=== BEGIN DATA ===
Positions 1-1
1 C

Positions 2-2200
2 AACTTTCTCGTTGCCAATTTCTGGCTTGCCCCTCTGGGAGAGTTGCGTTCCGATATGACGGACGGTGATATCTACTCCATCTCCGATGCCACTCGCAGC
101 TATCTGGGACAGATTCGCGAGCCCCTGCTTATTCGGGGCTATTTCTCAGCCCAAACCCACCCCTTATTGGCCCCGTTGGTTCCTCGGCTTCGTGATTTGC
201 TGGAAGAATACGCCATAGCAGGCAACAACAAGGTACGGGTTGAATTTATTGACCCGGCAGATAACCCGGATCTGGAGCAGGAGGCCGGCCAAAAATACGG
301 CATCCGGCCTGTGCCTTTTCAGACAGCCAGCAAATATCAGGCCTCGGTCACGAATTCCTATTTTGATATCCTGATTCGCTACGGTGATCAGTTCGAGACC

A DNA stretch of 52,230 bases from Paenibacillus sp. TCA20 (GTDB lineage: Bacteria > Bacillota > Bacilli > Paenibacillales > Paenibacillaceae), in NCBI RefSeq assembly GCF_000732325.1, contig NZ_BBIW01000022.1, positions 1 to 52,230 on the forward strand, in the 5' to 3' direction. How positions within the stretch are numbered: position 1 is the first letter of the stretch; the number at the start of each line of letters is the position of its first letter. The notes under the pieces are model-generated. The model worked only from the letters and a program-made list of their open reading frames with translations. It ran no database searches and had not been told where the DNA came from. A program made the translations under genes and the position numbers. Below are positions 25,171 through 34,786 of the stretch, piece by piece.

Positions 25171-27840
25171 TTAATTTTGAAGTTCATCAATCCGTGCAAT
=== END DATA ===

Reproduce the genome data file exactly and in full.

Positions 1-1
1 C

Positions 2-2200
2 AACTTTCTCGTTGCCAATTTCTGGCTTGCCCCTCTGGGAGAGTTGCGTTCCGATATGACGGACGGTGATATCTACTCCATCTCCGATGCCACTCGCAGC
101 TATCTGGGACAGATTCGCGAGCCCCTGCTTATTCGGGGCTATTTCTCAGCCCAAACCCACCCCTTATTGGCCCCGTTGGTTCCTCGGCTTCGTGATTTGC
201 TGGAAGAATACGCCATAGCAGGCAACAACAAGGTACGGGTTGAATTTATTGACCCGGCAGATAACCCGGATCTGGAGCAGGAGGCCGGCCAAAAATACGG
301 CATCCGGCCTGTGCCTTTTCAGACAGCCAGCAAATATCAGGCCTCGGTCACGAATTCCTATTTTGATATCCTGATTCGCTACGGTGATCAGTTCGAGACC

A DNA stretch of 52,230 bases from Paenibacillus sp. TCA20 (GTDB lineage: Bacteria > Bacillota > Bacilli > Paenibacillales > Paenibacillaceae), in NCBI RefSeq assembly GCF_000732325.1, contig NZ_BBIW01000022.1, positions 1 to 52,230 on the forward strand, in the 5' to 3' direction. How positions within the stretch are numbered: position 1 is the first letter of the stretch; the number at the start of each line of letters is the position of its first letter. The notes under the pieces are model-generated. The model worked only from the letters and a program-made list of their open reading frames with translations. It ran no database searches and had not been told where the DNA came from. A program made the translations under genes and the position numbers. Below are positions 25,171 through 34,786 of the stretch, piece by piece.

Positions 25171-27840
25171 TTAATTTTGAAGTTCATCAATCCGTGCAAT